Comparative coagulation performance study of Moringa oleifera cationic protein fractions with varying water hardness
Brittany A. Nordmark, Todd M. Przybycien, Robert D. Tilton
Journal of Environmental Chemical Engineering
Extracts containing cationic proteins from Moringa oleifera seeds are used to reduce drinking water turbidity in developing regions where the plant grows. To identify the active components in the seed extract, high performance liquid chromatography was employed, and eight M. oleifera cationic protein fractions were isolated. The protein fractions were characterized using gel electrophoresis (native molecular weights range from 12–48 kDa, reduced molecular weights range from 7–30 kDa), dynamic light scattering (radii of strongly cationic fractions are 1.2–1.5 nm), and circular dichroism (strongly cationic fractions are mainly comprised of alpha helices). Coagulation performance experiments were conducted using a coagulation micro-assay that was validated by comparison to a standard jar test. Fraction coagulation performances were compared individually and in various combinations against kaolin clay suspensions in model freshwaters of varying hardness. Ionic strengths of the model freshwaters ranged from 2.29 to 18.33 mM, and protein fraction concentrations ranged from 0–20 μg/mL. A combination of the weakly cationic fractions did not show coagulation activity. In diluted soft through moderately hard water, the individual strongly cationic fractions were effective at low dosages across a narrow range. Combinations of the strongly cationic fractions, of all cationic fractions, and of all cationic and non-cationic fractions were effective across broad ranges that encompassed low and medium dosages. The range of effective coagulant concentrations broadened for all individual fractions and combinations as water hardness increased. In model hard water, kaolin is inherently unstable, so protein additives are unnecessary to induce flocculation.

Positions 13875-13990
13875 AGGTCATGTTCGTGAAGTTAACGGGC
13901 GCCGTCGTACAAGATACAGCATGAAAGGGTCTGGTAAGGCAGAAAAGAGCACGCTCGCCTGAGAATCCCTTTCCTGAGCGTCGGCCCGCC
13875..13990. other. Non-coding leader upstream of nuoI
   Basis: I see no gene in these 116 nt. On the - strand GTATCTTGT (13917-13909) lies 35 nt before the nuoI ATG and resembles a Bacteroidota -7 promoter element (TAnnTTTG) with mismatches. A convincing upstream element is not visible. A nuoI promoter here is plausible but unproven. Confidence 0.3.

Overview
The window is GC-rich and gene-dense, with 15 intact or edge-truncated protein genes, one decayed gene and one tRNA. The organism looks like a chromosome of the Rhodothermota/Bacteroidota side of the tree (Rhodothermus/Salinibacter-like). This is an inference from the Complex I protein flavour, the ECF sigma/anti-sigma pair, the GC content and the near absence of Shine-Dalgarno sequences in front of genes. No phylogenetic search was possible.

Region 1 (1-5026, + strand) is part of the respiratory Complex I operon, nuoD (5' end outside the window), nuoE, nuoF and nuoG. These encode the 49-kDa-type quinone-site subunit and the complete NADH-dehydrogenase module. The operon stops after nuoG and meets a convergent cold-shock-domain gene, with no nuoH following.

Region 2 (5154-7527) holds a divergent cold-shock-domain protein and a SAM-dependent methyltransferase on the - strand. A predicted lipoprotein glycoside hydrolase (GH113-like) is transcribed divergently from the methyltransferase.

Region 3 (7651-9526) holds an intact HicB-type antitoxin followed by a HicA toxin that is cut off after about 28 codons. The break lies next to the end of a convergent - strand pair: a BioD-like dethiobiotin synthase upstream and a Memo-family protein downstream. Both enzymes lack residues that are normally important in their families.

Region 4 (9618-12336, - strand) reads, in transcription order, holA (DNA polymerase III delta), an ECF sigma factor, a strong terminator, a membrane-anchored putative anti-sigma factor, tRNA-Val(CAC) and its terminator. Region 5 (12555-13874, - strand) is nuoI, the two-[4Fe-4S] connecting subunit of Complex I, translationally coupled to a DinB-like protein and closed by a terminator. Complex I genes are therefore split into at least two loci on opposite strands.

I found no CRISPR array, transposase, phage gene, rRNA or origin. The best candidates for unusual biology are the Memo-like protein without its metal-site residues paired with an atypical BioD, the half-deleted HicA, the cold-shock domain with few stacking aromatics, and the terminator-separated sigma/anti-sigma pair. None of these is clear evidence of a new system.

Circular dichroism, Secondary structure, Biochemistry